Bet-on-lotto websites and bookmakers: what’s the difference?

National Lottery wants crackdown on new wave of synthetic lottos hitting Irish market

Not happy: National Lottery. Photograph: Nick Bradshaw

Not happy: National Lottery. Photograph: Nick Bradshaw

 

The National Lottery is particularly exercised by the arrival of so-called synthetic lotteries to the Irish market – there are about 15 operating here – calling them “parasites” and accusing them of “siphoning off” money from good causes.

But it’s unclear what they’re doing is anything different than what traditional bookmakers here have been doing for decades, namely taking bets on the outcome of weekly lotto draws.

Paddy Power Betfair, for instance, offers punters all manner of bets on the National Lottery, including odds on matching all six numbers drawn. But for some reason this has never been viewed as a threat or an encroachment on the State franchise, and if anything both businesses have happily co-existed.

However, the arrival of bet-on-lotto sites such as Lottoland and Mylotto24 to these shores have spooked lotto bosses. They offer punters the same payouts if they hit the right numbers through a complex formula of hedging and insurance, but no one has tested the formula on a big jackpot. They’ve been described as the Uber of the lotto industry.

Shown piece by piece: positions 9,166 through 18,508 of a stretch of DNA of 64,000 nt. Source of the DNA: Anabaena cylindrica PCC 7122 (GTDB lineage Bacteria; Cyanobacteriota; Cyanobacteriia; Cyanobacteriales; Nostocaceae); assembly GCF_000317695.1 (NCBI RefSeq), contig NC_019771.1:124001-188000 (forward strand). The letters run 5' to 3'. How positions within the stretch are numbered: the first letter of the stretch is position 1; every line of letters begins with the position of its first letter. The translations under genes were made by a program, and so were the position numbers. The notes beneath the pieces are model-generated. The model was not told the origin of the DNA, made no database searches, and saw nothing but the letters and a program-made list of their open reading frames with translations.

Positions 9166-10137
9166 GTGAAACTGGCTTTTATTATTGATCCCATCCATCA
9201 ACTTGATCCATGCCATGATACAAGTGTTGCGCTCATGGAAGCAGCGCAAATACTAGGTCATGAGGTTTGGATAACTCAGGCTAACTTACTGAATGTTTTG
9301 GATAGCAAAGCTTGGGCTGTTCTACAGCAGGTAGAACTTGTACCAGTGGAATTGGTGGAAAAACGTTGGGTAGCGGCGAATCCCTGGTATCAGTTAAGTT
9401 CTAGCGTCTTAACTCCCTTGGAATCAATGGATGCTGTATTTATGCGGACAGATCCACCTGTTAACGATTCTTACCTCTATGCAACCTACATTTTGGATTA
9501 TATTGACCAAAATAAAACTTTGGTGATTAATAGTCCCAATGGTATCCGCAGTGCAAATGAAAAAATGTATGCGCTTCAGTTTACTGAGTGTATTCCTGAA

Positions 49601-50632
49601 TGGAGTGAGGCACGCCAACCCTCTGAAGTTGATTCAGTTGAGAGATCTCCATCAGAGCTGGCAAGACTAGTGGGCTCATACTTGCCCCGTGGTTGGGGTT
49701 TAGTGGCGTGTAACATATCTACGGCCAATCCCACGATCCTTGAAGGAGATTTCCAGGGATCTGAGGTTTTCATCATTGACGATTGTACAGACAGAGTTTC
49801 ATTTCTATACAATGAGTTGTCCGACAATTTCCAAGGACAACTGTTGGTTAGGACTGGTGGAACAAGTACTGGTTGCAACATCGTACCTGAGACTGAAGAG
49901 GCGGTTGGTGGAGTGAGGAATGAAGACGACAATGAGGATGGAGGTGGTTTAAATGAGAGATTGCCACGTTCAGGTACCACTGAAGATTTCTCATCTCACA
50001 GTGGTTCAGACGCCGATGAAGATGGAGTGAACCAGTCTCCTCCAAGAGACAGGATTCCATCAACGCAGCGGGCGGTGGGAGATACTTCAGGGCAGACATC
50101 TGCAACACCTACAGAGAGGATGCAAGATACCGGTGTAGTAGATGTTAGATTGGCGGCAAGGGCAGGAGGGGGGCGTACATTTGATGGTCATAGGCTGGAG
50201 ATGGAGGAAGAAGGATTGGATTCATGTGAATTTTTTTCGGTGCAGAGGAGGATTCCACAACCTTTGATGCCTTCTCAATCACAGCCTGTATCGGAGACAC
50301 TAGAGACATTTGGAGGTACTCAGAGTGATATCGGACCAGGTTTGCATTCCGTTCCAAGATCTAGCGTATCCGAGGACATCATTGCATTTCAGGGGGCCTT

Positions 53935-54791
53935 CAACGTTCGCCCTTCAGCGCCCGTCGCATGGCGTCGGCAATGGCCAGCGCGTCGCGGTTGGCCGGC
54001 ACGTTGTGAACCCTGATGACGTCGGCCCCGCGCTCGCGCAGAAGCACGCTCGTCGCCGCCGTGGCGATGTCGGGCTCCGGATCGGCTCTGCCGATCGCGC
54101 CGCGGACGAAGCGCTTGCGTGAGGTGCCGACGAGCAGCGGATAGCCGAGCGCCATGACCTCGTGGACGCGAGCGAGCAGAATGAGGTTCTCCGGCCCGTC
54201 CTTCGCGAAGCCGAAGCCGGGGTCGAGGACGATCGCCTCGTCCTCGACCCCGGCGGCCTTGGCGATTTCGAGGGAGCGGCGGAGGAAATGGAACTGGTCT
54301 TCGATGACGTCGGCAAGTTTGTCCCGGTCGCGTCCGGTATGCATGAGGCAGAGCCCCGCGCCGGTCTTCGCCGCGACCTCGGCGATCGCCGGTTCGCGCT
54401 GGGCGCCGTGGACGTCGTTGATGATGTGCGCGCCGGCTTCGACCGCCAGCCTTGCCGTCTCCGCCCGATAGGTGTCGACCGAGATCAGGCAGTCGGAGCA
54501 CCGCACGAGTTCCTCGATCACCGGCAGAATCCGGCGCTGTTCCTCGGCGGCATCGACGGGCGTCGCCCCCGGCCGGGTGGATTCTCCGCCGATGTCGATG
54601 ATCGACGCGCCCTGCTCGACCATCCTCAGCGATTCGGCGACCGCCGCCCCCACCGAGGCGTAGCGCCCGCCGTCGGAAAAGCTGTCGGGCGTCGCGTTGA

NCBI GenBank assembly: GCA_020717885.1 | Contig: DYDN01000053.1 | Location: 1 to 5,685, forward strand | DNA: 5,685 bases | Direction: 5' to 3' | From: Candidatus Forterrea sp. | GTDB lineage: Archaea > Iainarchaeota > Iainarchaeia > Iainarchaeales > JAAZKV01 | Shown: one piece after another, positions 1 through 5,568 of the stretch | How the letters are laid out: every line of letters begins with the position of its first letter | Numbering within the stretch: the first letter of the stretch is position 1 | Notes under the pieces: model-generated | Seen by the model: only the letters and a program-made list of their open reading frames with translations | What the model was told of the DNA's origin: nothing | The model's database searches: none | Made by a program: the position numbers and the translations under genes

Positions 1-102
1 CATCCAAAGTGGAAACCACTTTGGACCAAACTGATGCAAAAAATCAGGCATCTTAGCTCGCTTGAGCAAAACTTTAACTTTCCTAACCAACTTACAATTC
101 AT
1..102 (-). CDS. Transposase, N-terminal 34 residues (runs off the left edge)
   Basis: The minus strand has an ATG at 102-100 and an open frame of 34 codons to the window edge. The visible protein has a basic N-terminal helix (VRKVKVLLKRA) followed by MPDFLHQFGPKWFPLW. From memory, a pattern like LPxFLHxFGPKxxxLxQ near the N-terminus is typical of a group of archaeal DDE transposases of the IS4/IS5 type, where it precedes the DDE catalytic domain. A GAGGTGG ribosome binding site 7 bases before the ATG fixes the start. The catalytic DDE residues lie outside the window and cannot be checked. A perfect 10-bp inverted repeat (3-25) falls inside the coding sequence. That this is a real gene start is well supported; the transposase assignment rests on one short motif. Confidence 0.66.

According to insiders, the difference between them and the traditional bookmaker is that they tend to feed directly off jackpot fever and engage in aggressive marketing campaigns when the jackpots are big.

The National Lottery admitted this week that it was having to spend more money on online advertising to ensure its website tops the list for typical Google searches. It also suggested that some punters were playing lotto on these sites believing they were playing the National Lottery game.

In contrast bookmakers don’t aggressively market their lotto-betting business and offer punters, in most cases, a different type of play, which isn’t seen as a direct threat to lotto sales.

Australia recently moved to ban third-party betting on national lottery games after some state lottos there reported a 20 per cent fall-off in sales as a result of competition from these sites. We don’t know how much of the Irish market these entities have taken, but the Irish Government is expected to come under pressure for a similar crackdown.